Fedorchak, Hammer Win Their North Dakota House Primary Races

Fedorchak, Hammer Win Their North Dakota House Primary Races
The state Capitol of North Dakota at Bismarck, on Aug. 18, 2013. (Karen Bleier/AFP via Getty Images)
Nathan Worcester

Julie Fedorchak has come out ahead in a competitive Republican primary for North Dakota’s at-large seat in the House of Representatives.

Her chief competition came from Dr. Rick Becker, a plastic surgeon and real estate developer.

Ms. Fedorchak, the North Dakota Public Service commissioner, was endorsed by former President Donald Trump.

Cara Mund, a former Miss America who lost to current Rep. Kelly Armstrong (R-N.D.) in 2022 as an independent House candidate, also took part in the Republican primary. So did farmer, military veteran, and government advisor Alex Balasz and activist Sharlet Mohrn. Former North Dakota state senator Thomas Scott Campbell, another candidate, dropped out of the race in late March.

Ahead of the contest, voters in the state reportedly received text messages falsely asserting Ms. Fedorchak had left the race. Ms. Fedorchak denounced the scheme, while Mr. Becker’s campaign denied any connection to it.

Trygve Hammer, a U.S. Marine Corps veteran now working for Job Corps, won the Democratic primary for the at-large district against Roland Riemers, a perennial candidate who’s ran and lost four other contests since 2002.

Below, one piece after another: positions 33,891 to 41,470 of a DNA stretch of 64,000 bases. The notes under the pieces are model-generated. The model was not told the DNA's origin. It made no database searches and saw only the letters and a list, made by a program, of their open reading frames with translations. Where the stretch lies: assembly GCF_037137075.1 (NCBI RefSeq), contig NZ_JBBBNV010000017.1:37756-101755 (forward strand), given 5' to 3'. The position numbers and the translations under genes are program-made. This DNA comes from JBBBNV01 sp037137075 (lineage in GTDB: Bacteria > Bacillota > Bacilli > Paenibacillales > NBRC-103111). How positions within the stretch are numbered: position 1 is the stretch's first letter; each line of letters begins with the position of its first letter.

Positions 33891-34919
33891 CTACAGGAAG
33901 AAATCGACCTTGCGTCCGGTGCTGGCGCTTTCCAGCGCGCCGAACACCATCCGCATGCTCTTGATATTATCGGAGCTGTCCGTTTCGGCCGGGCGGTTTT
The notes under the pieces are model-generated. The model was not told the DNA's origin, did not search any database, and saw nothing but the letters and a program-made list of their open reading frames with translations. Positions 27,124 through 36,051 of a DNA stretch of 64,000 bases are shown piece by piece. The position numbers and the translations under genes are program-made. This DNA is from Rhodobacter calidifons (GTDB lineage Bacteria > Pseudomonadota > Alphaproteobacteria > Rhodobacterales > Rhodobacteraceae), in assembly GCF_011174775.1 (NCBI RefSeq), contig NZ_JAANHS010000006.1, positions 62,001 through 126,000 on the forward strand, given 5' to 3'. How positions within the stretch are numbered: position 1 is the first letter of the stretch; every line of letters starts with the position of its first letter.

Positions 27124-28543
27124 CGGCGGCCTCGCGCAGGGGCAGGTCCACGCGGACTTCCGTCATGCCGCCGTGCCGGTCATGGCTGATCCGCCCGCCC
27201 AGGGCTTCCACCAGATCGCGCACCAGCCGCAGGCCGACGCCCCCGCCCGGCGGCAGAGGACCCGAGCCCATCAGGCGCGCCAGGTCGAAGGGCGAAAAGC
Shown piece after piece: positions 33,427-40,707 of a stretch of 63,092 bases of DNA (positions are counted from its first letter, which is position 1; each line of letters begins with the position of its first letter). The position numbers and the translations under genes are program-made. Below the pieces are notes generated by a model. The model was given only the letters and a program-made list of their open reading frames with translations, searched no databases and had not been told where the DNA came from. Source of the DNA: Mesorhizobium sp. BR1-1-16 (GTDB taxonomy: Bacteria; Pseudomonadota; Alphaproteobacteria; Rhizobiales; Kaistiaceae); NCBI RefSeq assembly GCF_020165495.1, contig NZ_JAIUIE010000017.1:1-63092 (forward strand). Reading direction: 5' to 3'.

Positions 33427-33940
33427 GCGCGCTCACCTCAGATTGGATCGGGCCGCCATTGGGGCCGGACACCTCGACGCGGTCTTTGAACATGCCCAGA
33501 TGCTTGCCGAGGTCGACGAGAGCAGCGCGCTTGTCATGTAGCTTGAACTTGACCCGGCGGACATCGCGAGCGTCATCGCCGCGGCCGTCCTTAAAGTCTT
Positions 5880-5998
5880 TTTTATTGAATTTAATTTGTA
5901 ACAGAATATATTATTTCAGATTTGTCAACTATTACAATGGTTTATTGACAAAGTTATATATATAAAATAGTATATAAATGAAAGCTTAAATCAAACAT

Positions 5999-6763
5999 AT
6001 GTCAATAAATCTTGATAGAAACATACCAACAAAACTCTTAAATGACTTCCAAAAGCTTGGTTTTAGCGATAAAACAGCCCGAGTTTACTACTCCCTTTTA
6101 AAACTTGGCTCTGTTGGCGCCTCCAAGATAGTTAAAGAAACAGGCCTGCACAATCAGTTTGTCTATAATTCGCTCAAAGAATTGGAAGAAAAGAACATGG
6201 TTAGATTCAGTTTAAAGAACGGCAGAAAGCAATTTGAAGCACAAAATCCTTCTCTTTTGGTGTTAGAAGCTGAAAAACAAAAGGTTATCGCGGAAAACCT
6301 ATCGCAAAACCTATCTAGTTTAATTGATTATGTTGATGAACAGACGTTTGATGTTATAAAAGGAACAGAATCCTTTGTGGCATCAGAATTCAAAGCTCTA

North Dakota’s sole seat in the House of Representatives is rated R+20 by the Cook Political Report, meaning it is almost certainly a safe district for Republicans in the general election. The last Democrat who held it was Earl Pomeroy, who lost to Rick Berg in 2010.

Ms. Fedorchak led in fundraising, bringing in more than $970,000 by late May, according to data from the Federal Election Commission (FEC). Mr. Becker wasn’t far behind, raising over $911,000 over that same period. Mr. Hammer raised more than $387,000. Ms. Mund, the former Miss America, raised just $18,933.

The race for the seat was on after incumbent Rep. Kelly Armstrong (R-N.D.) announced earlier this year that he wouldn’t seek reelection. He then entered contention for governor after Gov. Doug Burgum announced he wouldn’t be seeking a third term. Mr. Armstrong came out ahead in the June 11 Republican gubernatorial primary by a comfortable margin. He beat Lt. Gov. Tammy Miller.

Other victors that day included Rep. Nancy Mace (R-S.C.), who defeated a challenger supported by former House Speaker Kevin McCarthy.

Nathan Worcester covers national politics for The Epoch Times and has also focused on energy and the environment. Nathan has written about everything from fusion energy and ESG to Biden's classified documents and international conservative politics. He lives and works in Chicago. Nathan can be reached at [email protected].